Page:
Nature-Friendly Garden
Creating a Backyard Haven for
Plants, Wildlife, and People

Marlene A. Condon
Some of us have the Brown Thumb when it comes to gardens. We plant petunias and get crab's eyes and creeping bugleweed. We dig a hole to stuff in the lilies, and what appears: stinking camomile and the ugly white bladder-flower.

A tree? Let's put a beech or sumac over here. And what rises in its stead? Bloodflower, bastard ipecac and the common mugwort.

Mebbe it is our attitude. Ms. Condon loves all creatures (and plants) great and small, sees all living in splendid good-will towards each other. The White-tailed Deer, she tells us, the one that eats all our syringa (but not the bladder-wort), can be kept out with a fence. But it will have to be an eight-foot fence, "because they are good jumpers." (She doesn't like electric fences because "it may cause discomfort to the animal.")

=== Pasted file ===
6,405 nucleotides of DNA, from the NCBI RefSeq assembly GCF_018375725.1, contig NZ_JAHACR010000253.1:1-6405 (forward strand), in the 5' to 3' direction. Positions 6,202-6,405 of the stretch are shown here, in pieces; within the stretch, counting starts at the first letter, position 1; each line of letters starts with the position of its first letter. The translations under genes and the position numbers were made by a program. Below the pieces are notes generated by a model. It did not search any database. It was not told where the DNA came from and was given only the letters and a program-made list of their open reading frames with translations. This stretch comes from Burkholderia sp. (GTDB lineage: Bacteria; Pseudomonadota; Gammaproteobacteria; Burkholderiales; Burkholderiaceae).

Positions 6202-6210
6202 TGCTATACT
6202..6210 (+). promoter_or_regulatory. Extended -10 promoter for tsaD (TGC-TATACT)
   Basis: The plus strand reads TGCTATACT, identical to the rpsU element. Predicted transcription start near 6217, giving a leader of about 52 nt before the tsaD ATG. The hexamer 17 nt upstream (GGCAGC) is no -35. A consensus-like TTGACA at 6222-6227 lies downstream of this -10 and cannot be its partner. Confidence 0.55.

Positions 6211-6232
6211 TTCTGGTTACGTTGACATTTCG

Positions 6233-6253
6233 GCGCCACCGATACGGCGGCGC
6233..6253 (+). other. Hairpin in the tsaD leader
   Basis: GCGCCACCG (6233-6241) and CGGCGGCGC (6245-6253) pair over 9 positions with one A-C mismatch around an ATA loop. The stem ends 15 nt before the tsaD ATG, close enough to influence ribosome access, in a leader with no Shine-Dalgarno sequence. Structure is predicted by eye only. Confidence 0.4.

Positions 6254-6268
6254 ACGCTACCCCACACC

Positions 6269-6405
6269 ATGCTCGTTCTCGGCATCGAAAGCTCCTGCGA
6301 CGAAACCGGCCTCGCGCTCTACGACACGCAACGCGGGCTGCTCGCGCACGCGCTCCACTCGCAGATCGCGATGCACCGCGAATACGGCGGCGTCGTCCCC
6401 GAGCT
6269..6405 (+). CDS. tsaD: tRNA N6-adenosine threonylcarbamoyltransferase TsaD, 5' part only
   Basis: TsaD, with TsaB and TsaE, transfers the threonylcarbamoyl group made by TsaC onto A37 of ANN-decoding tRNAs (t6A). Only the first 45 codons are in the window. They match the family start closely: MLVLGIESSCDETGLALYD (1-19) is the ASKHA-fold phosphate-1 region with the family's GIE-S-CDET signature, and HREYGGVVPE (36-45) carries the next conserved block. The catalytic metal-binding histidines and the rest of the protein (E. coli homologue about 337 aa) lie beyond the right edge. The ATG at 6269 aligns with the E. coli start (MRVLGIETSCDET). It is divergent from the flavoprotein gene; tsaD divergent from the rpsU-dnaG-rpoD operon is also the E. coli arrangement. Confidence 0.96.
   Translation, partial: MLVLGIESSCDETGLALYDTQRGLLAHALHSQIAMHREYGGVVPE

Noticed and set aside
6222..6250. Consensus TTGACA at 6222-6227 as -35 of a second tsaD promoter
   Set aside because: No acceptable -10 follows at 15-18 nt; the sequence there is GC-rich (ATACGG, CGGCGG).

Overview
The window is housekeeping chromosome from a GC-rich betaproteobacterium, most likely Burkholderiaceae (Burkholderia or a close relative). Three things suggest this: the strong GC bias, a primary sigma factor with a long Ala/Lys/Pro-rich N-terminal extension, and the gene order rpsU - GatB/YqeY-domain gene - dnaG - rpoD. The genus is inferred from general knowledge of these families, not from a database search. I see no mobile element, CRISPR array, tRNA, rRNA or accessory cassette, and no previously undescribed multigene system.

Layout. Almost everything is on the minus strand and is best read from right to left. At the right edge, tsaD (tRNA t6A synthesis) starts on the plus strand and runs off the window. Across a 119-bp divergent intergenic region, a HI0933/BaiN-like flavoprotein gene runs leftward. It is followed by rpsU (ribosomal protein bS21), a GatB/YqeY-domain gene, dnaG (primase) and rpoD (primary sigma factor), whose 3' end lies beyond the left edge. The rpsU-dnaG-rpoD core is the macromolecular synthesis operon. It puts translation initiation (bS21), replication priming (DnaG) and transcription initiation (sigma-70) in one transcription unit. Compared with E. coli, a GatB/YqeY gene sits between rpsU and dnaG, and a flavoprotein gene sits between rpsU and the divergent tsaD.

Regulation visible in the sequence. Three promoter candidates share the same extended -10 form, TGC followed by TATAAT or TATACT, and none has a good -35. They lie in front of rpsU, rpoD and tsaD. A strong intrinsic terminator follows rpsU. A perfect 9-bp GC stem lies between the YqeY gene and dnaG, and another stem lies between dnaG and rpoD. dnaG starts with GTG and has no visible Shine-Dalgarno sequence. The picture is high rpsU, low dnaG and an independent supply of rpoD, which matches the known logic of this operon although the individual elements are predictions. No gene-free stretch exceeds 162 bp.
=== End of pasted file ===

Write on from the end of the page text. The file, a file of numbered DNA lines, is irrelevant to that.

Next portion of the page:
She likes groundhogs because their digging aerates the soil. Mice, she assures us, are very important to the food chain, although, presumably, not ours. Voles can be controlled by snakes. Right: bring on the boas.

After you get through the chapters on Bagworms and Blowflies, you may decide to hell with it and settle on a Japanese Rock Garden. Photographs of bats, black widows and efts, plentifully sprinkled around the text, may confirm this decision.

--- Richard Saturday

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